The CFPB moved quickly to strengthen consumer protections in the mortgage market, bring payday lenders and debt collectors under federal supervision for the first time, and to provide extra help to those like the elderly and military families who were targeted by unscrupulous lenders. The CFPB’s new Qualified Mortgage standards, which help protect against risky loan features that harmed homeowners during the financial crisis, will go into effect in a few weeks. And just a few weeks ago, the CFPB created new mortgage disclosure forms. These new forms replace several complicated, overlapping documents and disclosure requirements with two clear, easy-to-understand forms to make home buying simpler and more understandable for all Americans.
Five years ago, most Americans did not even know what the enormous over-the-counter derivatives market was. But its lack of transparency and lax oversight put all of them, our economy, and our financial system at risk. Dodd-Frank set forth comprehensive requirements for this previously unregulated market, and the Commodity Futures Trading Commission and the Securities and Exchange Commission have been working hard to implement rules of the road. Earlier this year, requirements for trading platforms, central counter-party clearing, and trade reporting went into effect, reducing risk from derivatives by creating transparency and moving towards more standardized transactions. In September, G-20 leaders agreed to a U.S.-initiated proposal that establishes global margin standards for uncleared swaps. Now, regulators—both here and abroad—will make sure that consistent safeguards across borders protect the financial system from external shocks.
Part of ensuring that financial institutions bear their own risk is to make certain they have sufficient capital to absorb losses they may face.
Tough capital standards were put in place this summer, and banks will begin compliance next month. Rules requiring the largest firms to decrease leverage were proposed this year and will soon be finalized.
Under Dodd-Frank, bank regulators conduct annual stress tests to determine if the largest and most complex U.S. banks have sufficient capital to withstand severely adverse economic and financial conditions. For banks that do not pass these rigorous tests, change is required, including raising capital or suspending dividends. And the Federal Reserve will finalize new enhanced prudential standards very soon that go beyond capital and liquidity to impose tougher risk management standards and reduce interconnectedness for the largest and most complex financial companies. And there is measurable progress: the largest banks are now better capitalized and less leveraged—adding more than $450 billion of capital since the first quarter of 2009.
On top of that, Dodd-Frank restricts the types of high-risk activities in which banks can participate. Next week, regulators will begin voting on the Volcker Rule, putting in place tough restrictions on proprietary trading and investment in private funds by banks. Rule-writers will soon put forward a tough Volcker Rule that I expect to be true to President Obama’s vision and the statute’s intent. The rule now before regulators for a vote is the product of much intensive work and analysis—and, needless to say, years of effort. It prohibits risky proprietary trading while protecting economically essential activities like market making, such as when a firm facilitates selling bonds for a mutual fund. The rule prohibits risky trading bets like the “London Whale” that are masked as risk-mitigating hedges. And it puts in place strong compliance requirements that require those in charge of financial institutions to make sure that the “tone at the top” sends the right signal to the whole firm.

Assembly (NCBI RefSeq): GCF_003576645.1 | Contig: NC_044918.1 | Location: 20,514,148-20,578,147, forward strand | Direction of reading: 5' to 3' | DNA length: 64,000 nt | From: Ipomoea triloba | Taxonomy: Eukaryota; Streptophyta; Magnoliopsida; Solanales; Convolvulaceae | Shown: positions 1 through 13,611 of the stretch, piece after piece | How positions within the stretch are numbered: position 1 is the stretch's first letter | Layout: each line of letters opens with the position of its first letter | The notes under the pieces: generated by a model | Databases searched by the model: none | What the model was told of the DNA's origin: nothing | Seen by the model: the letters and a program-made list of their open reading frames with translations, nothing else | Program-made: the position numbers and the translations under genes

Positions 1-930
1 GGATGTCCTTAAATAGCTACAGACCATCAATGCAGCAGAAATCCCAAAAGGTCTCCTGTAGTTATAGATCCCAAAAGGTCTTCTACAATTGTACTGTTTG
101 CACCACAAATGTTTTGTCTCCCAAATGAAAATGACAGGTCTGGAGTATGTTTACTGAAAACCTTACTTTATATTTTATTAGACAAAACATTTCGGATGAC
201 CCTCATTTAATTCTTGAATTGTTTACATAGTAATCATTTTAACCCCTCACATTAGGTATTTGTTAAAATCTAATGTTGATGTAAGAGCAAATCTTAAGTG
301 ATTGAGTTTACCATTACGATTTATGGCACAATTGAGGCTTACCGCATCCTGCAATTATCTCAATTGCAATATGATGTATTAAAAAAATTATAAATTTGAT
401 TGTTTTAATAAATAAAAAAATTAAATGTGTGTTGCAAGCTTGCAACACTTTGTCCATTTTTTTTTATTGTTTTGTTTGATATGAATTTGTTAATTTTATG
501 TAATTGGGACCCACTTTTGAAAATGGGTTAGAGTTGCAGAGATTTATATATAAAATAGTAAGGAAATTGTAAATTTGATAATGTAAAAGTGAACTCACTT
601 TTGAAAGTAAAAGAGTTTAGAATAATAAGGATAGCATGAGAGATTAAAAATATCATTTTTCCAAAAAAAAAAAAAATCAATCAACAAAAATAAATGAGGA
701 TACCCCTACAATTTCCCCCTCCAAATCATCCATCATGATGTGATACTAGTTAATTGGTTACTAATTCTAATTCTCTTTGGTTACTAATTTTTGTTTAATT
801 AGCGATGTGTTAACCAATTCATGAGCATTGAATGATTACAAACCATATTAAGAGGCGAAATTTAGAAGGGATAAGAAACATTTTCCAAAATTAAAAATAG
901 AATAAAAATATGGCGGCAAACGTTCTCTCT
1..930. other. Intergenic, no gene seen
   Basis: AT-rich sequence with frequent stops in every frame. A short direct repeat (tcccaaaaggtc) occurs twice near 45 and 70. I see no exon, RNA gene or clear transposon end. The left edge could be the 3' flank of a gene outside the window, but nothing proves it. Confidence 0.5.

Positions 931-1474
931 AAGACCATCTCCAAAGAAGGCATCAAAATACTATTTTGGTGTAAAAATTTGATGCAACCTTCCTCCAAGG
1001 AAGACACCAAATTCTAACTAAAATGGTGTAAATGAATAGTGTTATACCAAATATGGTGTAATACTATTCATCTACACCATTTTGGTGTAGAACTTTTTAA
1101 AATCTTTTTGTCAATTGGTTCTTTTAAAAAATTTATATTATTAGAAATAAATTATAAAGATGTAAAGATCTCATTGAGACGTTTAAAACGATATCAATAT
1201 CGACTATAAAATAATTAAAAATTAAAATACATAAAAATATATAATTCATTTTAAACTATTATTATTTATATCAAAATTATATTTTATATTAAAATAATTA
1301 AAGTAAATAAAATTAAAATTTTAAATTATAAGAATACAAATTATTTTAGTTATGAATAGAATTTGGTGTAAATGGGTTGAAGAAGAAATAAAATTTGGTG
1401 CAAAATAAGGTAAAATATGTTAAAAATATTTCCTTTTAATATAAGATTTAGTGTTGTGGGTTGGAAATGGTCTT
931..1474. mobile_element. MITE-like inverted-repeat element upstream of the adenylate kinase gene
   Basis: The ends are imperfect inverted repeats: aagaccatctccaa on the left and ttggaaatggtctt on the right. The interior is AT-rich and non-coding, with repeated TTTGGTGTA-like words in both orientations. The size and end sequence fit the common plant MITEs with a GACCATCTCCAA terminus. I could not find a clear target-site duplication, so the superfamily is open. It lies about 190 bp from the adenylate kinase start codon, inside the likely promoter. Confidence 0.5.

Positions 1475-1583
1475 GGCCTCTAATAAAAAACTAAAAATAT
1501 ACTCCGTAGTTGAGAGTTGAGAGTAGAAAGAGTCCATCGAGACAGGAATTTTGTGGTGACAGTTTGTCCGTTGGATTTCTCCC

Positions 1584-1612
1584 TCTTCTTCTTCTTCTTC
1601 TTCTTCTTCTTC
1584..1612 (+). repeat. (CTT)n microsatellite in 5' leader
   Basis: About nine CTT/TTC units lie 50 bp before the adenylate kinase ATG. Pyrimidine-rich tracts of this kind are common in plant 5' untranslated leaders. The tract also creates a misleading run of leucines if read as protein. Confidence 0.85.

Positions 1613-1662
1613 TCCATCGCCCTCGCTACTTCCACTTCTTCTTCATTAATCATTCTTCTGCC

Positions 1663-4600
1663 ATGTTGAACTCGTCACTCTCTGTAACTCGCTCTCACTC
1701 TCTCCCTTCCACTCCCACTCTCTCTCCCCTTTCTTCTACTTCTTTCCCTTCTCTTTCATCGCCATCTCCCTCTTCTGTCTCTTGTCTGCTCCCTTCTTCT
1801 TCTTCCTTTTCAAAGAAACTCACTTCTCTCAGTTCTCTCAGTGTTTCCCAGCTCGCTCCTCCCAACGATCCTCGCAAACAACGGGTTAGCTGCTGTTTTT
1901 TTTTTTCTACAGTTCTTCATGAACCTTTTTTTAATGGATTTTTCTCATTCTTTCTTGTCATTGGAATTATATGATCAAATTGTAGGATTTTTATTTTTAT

Now, in order to make sure that taxpayers are truly protected, it is critical to have an effective resolution process so that individual failing firms do not jeopardize the entire financial system or leave taxpayers at risk. Dodd-Frank prohibits the use of taxpayer dollars to bail out any financial firm. Yet ending “too big to fail” requires us to be confident that in a future crisis, we can and will use the tools that the law provides.
The largest financial companies have already submitted “living wills”—or blueprints—for how to unwind firms if they fail. Regulators will require firms to rework these plans if they are not credible. And if firms are unable to provide a credible plan, regulators can impose remedies, including requiring firms to divest or realign their businesses.
Also, regulators have already issued rules that make clear how they will implement the orderly liquidation authority, which allows the Federal Deposit Insurance Corporation to take over a failing firm and wind it down safely over time. And they are continuing to develop strategies and guidance for resolving major financial institutions with minimum disruption to the financial system. There is still more work to do—particularly to make certain international rules mesh with our own, since, as we know too well, financial crises do not respect national borders.